Dictionary of National Biography, 1885-1900/Alley, William
ALLEY, WILLIAM, D.D. (1510?–1570), bishop of Exeter, was a native of Chipping Wycombe, Buckinghamshire. He was educated at Eton, and was elected from that foundation to King's College, Cambridge, in 1528. He graduated as B.A. of that university in 1533, but subsequently removed to Oxford, where he spent some time in academical studies, and probably commenced M.A. He married and had a benefice, but it does not appear where it was situated. John Vowell, alias Hooker, whose narrative is the principal authority for the life of this prelate, says (Catalog of the Bishops of Excester, 1584, No. 46), that ‘in all Q. Maries time, which were called the Marian daies, he travelled from place to place, in the North countrie, where he was not knowne; and sometimes by practising of physick, and sometimes by teaching of scholers, he picked out a poore liuing for himselfe and his wife, and so continued, being not knowne to have beene a preest, during all Q. Maries time.’
Early in the reign of Queen Elizabeth he became divinity reader at St. Paul's, London, and admirably performed the duties of that office. On 1 Jan. 1558–9 he was admitted to the penitentiaryship of St. Paul's with the prebend of St. Pancras in that church. Soon afterwards he was promoted to the see of Exeter, the royal assent to his election being given on 8 June 1560. He was consecrated on 14 July, and had restitution of the temporalities on 26 Aug. following. In consequence of ‘the tenuitie of that living’ he had the royal permission to hold other preferments therewith for a limited period. On 11 Nov. 1561 he took the degree of D.D. at Oxford.
Queen Elizabeth, out of the great respect she had for Alley, sent him yearly a silver cup for a new year's gift. John Vowell, alias Hooker, in the work cited above, gives the following character of him: ‘He was verie well learned universallie, but his cheefe studie and profession was in divinitie, and in the tongs. And being bishop, he debated no part of his former travels, but spent his time verie godly and vertuous. Upon everie holie daie for the most part he preached, and upon the weeke daies he would and did reade a lecture of divinitie; the residue of his time, and free from his necessarie businesse, he spent in his private studies, and wrote sundrie bookes, whereof his prelections or lectures which he did reade in Paules, and his poore mans librarie he caused to be imprinted: the like he would have doone with his Hebrue grammar, and other his works, if he had lived. He was well stored, and his library well replenished, with all the best sort of writers, which most gladlie he would impart and make open to everie good scholar and student, whose companie and conference he did most desire and embrace: he seemed to the first apparance, to be a rough and an austere man, but in verie truth, a verie courteous, gentle, and an affable man; at his table full of honest speeches, joined with learning, and pleasantnesse, according to the time, place, and companie; att his exercises which for the most part was at bowles, verie merrie and pleasant; void of all sadnesse, which might abate the benefit of recreation, loth to offend, readie to forgive, void of malice, full of love, bountifull in hospitalitie, liberall to the poore, and a succourer of the needie, faithful to his freend, and courteous to all men; a hater of covetousnesse, and an enimie to all evill and wicked men, and lived an honest, a godlie, and vertuous life. Finallie he was indued with manie notable gifts and vertues, onelie he was somewhat credulous, and of a hasty beleefe, and of light credit, which he did oftentimes mislike, and blame in himselfe; in his latter time, he waxed somewhat grosse, and his bodie full of humors, which did abate much of his wonted exercises.’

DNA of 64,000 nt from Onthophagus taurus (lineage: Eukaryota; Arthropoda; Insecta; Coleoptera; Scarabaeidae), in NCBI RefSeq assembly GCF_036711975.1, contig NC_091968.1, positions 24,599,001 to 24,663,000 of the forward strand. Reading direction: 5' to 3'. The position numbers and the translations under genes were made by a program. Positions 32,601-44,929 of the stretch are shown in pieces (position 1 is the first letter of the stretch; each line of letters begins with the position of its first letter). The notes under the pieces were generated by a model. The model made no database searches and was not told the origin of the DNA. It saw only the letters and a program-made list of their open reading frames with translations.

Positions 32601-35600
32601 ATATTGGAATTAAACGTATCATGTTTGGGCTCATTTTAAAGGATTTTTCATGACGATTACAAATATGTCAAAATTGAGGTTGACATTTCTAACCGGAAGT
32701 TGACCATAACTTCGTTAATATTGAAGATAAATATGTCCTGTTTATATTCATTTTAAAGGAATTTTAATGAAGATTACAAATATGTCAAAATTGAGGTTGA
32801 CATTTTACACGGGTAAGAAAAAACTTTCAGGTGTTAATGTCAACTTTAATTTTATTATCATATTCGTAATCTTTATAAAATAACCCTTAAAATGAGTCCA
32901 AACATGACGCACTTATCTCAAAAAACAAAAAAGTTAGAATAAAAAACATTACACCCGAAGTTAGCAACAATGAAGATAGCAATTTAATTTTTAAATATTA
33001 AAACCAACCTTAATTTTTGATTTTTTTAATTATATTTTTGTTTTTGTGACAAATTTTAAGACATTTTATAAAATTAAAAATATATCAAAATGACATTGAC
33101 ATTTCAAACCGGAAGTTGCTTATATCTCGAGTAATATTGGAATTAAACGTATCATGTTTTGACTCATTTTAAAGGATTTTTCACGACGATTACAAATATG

Bishop Alley died on 15 April 1570, and was buried in the choir of his cathedral near the altar. His epitaph described him as being ‘acerrimus Evangelicæ veritatis Propugnator, morum probitate præcelebris, bonarum disciplinarum mirabili scientiâ clarus.’ By his wife Sybil, who survived him and was his executrix, he had a son Roger, whom he collated to the archdeaconry of Cornwall.
His works are: 1. ‘Πτωχομυσειον. The Poore Mans Librarie. Rapsodiæ G. A. Bishop of Exceter upon the first epistle of saint Peter, red publiquely in the Cathedrall church of saint Paule within the Citye of London, 1560. . . . Here are adioyned at the end of every special treatie, certaine fruitful annotacions which may properly he called Miscellanea, bicause they do entreate of diverse and sundry matters marked with the nombre and figures of Augrime.’ 2 vols. Lond. 1565, 1570, and 1571, fol. Dedicated to the Earl of Bedford. The ‘Miscellanea’ consist of many curious anecdotes, and explanations of persons, places, &c., which manifest his extensive reading. 2. ‘Hebrew Grammar,’ MS. 3. ‘Judgment concerning the doctrine and discipline of the Church,’ printed in Strype's Annals, i. 348. 4. He revised the book of Deuteronomy for the Bishops' Bible.[Wood's Athenæ Oxon. ed. Bliss, i. 376; Biog. Brit. ed. Kippis, i. 150; Calendars of State Papers; MS. Addit. 16398 f. 59; Cooper's Athenæ Cantab. i. 284, 557; Tanner's Bibl. Brit.; Lowndes's Bibl. Man. ed. Bohn; Godwin, De Præsulibus, ed. Richardson; MS. Lansd. 11 art. 56; Nasmith's Cat. of C.C.C. MSS. 153, 157; John Vowell, alias Hooker's Catalog of the Bishops of Excester (1584), No. 46.]